Author: Francine Prose
Genre: historical fiction
Published: April 22 2014
Source: TLC Book Tours for review
A richly imagined and stunningly inventive literary masterpiece of love, art, and betrayal, set in Paris from the late 1920s into the dark years of World War II, that explores the genesis of evil, the unforeseen consequences of love, and the ultimate unreliability of storytelling itself
Emerging from the austerity and deprivation of the Great War, Paris in the 1920s shimmers with excitement, dissipation, and freedom. It is a place of intoxicating ambition, passion, art, and discontent, where louche jazz venues like the Chameleon Club draw expats, artists, libertines, and parvenus looking to indulge their true selves. It is at the Chameleon where the striking Lou Villars, an extraordinary athlete and scandalous cross-dressing lesbian, finds refuge among the club's loyal patrons, including rising Hungarian photographer Gabor Tsenyi, socialite and art patron Baroness Lily de Rossignol; and caustic American writer Lionel Maine.
As the years pass, their fortunes-and the world itself-evolve. Lou falls desperately in love and finds success as a racecar driver. Gabor builds his reputation with startlingly vivid and imaginative photographs, including a haunting portrait of Lou and her lover, which will resonate through all their lives. As the exuberant 20s give way to the Depression of the 30s, Lou experiences another metamorphosis-sparked by tumultuous events-that will warp her earnest desire for love and approval into something far more sinister: collaboration with the Nazis.
Using the real life of Violette Morris as an inspiration, Francine Prose's latest novel is the story of an unlikely and awkward French athlete turned Nazi collaborator named Lou Villars. Though she is the center of the novel and referenced in the title, the novel is told through several different voices, none of them belonging to Villars herself. Based in fact and expanded through fiction, this is a highly unusual story; one that provides a new lens on pre-war Paris.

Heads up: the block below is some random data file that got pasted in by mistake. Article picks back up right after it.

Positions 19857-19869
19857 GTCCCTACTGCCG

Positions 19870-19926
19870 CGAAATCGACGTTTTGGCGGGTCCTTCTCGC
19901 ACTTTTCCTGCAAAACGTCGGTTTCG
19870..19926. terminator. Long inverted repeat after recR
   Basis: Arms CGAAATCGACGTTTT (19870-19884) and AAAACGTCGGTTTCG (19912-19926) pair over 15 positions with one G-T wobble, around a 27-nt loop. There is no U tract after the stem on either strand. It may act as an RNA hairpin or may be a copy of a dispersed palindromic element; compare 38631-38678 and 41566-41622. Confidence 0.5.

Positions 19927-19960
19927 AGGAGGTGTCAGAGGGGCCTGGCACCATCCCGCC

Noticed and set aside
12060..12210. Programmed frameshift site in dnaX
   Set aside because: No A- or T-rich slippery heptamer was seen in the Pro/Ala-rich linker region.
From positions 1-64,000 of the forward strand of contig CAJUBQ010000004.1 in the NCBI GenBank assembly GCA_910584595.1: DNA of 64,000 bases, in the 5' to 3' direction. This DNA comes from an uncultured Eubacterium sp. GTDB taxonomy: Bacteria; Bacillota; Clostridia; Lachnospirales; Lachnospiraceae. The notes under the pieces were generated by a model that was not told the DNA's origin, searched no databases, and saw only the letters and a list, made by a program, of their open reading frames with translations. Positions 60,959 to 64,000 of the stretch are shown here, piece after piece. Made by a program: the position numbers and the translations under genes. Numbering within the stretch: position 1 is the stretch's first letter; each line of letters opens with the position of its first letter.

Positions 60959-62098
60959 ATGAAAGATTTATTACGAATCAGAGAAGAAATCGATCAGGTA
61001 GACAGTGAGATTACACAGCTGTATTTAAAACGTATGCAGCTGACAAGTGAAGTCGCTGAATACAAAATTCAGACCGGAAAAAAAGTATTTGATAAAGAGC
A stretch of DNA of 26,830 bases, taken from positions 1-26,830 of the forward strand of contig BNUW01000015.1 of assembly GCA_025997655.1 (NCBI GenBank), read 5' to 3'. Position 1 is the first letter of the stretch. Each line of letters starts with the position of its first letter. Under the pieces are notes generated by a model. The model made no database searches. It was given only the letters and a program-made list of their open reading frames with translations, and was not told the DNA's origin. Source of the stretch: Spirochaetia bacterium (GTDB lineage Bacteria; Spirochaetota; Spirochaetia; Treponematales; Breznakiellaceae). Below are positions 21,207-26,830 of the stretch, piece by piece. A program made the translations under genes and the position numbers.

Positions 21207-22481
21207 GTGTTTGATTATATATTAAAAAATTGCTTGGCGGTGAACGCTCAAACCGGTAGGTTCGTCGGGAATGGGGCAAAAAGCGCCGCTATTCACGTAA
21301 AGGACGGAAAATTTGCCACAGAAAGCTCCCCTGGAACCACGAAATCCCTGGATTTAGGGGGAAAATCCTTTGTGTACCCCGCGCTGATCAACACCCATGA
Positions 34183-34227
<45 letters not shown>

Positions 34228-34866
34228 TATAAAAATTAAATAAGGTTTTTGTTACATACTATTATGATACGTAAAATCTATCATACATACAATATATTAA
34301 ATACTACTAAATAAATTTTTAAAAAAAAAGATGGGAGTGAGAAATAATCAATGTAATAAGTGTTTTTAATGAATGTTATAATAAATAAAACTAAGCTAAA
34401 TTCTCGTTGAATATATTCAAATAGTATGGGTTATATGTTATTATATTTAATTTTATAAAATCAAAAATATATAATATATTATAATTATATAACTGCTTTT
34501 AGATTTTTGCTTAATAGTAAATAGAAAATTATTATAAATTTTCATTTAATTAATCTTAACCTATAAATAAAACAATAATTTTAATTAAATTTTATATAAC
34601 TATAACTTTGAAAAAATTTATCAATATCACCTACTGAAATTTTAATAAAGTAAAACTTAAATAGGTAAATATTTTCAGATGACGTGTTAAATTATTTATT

Through the framing devices (be they letters, memoirs, research papers, etc.) the various narrators of the story each explore various aspects of Paris in the 1930s and different sides of the story's main character and eventual antagonist, Lou. The athlete-turned-racecar-driver-turned-interrogator never expresses herself on the page but remains an unknowable and mysterious character right up to the end --- much like the real-life Violette. You don't really get to know Lou per se (despite detail and description), but Prose does a more than admirable job of evenly exploring her life and providing possible reasons for why Lou's personal evolution followed the path it did.
Paris is always a popular and romantic destination for war stories and love stories, but by choosing pre-World War II Paris, and using a lesbian character, Prose story further stands out. Not only does the gaiety and happiness expressed feel bittersweet, tempered by the knowledge of what is to come for the Gallic people in years to come, but Prose's eponymous Chameleon Club, home of misfits and wayward outcasts, feels doomed from the first appearance. From the moment the picture that gives the book its title is taken (based on Lesbian Couple at Le Monocle), everything begins to spiral out o control.
Lovers at the Chameleon Club, Paris 1932 is an unusual story, told with care. Prose 's subject wasn't the most sympathetic of women, but her story was presented fairly and with obvious research and care.